Faith and Climate Change, a project co-ordinated by Birmingham Friends of the Earth and part funded by Be Birmingham’s Working Neighbourhoods Fund, has has won the Guardian’s Green Community Heroes awards, in the Best Urban Community Project category.
The Faith and Climate Change project was established in 2006 after the multi-faith and climate change conference, which saw over 100 attendees from nine different faiths draw up a joint declaration on their commitment to tackling climate change. To date, the project supports 19 different places of worship and a range of faith communities in Birmingham and the West Midlands by taking practical action to cut carbon emissions.
Energy advice and Faith Ambassadors
Participants have benefited from this project in a variety of ways, from receiving advice on how to improve the energy efficiency of their place of worship, to how to live a more sustainable life at home. Some have taken ownership of the project, becoming Faith Ambassadors, willing to champion environmental sustainability and in particular CO2 reduction projects within their faith communities. As well as achieving carbon reductions in Birmingham’s faith communities, the project has been a valuable way of improving relationships between communities in the city.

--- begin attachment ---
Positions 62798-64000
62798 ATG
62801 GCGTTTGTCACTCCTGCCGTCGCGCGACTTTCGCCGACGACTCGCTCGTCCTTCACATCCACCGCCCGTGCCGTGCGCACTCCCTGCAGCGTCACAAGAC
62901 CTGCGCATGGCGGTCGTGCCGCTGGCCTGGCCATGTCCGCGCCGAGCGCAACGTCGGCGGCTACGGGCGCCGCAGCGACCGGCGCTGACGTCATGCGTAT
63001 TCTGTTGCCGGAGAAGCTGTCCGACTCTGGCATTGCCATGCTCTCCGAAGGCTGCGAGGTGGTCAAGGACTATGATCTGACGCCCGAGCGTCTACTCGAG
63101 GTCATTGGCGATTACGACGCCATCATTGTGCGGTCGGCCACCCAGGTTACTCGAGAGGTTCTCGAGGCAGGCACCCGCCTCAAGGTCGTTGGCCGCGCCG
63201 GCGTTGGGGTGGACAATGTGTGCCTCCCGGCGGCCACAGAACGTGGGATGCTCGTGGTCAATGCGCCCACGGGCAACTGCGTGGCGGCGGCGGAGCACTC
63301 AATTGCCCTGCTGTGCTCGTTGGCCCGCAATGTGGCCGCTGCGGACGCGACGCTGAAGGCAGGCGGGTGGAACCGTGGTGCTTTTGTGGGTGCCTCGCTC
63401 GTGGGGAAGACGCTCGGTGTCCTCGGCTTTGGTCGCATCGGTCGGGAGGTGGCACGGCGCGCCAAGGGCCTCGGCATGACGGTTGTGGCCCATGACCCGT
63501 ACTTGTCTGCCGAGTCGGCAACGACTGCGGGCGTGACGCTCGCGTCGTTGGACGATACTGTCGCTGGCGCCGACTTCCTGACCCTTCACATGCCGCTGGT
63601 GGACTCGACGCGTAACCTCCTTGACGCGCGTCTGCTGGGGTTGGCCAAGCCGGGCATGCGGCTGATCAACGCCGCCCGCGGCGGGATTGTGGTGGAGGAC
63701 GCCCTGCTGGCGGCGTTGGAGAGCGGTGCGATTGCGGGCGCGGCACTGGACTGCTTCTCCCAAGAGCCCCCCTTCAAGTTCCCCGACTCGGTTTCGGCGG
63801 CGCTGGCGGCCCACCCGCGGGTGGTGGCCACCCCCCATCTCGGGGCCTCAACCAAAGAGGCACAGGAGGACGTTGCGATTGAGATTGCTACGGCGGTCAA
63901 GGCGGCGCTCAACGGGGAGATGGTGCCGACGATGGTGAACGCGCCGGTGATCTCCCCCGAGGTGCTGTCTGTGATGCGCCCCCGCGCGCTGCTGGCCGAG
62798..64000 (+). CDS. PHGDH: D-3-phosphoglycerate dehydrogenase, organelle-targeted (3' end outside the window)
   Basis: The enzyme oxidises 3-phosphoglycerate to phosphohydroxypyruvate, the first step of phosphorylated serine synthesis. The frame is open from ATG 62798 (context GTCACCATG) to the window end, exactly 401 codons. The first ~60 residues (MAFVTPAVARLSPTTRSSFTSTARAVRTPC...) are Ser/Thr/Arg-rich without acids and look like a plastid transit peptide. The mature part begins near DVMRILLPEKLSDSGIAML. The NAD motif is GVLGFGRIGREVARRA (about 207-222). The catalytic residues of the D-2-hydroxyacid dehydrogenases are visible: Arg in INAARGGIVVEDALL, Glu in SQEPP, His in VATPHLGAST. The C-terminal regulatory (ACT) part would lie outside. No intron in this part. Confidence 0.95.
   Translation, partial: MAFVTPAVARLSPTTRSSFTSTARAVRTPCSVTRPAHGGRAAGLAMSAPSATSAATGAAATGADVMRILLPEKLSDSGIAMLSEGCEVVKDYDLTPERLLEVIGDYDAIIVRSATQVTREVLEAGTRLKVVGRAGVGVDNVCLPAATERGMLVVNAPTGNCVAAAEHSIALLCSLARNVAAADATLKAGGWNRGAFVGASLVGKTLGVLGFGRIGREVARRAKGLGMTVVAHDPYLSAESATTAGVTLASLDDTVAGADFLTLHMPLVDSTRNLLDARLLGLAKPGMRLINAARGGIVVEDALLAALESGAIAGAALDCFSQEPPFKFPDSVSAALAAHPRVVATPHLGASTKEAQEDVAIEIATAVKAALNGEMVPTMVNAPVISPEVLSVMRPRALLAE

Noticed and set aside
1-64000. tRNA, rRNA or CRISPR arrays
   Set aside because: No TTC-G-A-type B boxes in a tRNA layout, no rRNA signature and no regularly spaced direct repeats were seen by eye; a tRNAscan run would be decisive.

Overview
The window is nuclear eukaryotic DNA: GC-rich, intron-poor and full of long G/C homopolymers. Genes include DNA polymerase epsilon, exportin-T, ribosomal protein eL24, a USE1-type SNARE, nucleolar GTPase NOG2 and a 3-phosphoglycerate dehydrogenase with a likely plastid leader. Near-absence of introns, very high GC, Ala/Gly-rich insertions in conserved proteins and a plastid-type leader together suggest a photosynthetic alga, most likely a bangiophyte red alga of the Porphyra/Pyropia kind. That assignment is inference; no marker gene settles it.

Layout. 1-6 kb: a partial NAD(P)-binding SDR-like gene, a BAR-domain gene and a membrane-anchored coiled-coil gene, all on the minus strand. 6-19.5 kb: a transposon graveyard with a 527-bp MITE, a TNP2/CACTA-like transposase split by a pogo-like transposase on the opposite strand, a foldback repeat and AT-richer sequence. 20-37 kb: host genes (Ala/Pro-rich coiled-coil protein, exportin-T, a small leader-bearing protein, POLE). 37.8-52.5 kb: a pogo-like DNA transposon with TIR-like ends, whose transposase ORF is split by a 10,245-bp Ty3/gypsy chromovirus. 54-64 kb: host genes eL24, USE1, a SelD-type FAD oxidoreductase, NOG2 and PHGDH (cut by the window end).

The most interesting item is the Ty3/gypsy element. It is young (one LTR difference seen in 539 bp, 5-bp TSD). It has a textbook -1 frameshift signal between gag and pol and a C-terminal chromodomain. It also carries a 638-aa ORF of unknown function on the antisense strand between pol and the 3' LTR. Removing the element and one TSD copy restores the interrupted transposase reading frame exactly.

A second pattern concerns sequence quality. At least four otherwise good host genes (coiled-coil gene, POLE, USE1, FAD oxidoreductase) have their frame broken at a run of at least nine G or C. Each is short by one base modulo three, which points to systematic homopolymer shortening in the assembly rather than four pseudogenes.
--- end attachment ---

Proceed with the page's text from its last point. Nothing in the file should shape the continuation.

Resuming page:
The Organic Iftar
A particularly popular event has been the recent multi-faith organic Iftar. Women of all faiths break the fast of Ramadan together by tasting local and seasonal dishes- a perfect way to share the Islamic culture with other faiths, focusing on eating food that has come from sustainable sources.
Maud Grainger, manager of the Faith and Climate Change project said: “For three years the Organic Iftar has been reaching women of all faiths. Women bring dishes from their cultures and share the importance of their food, discuss the challenges of local/seasonal food and how it links back to their faith. Women have applied the message of sustainability to their lives, others have taken it with them as they move away but most importantly, friendships have been made across faiths, neighbourhoods and cultures. These friendships will continue to build bridges for years to come.”
For more information on Faith and Climate Change, go to www.faithandclimatechange.org.Find other pages relating to: Faith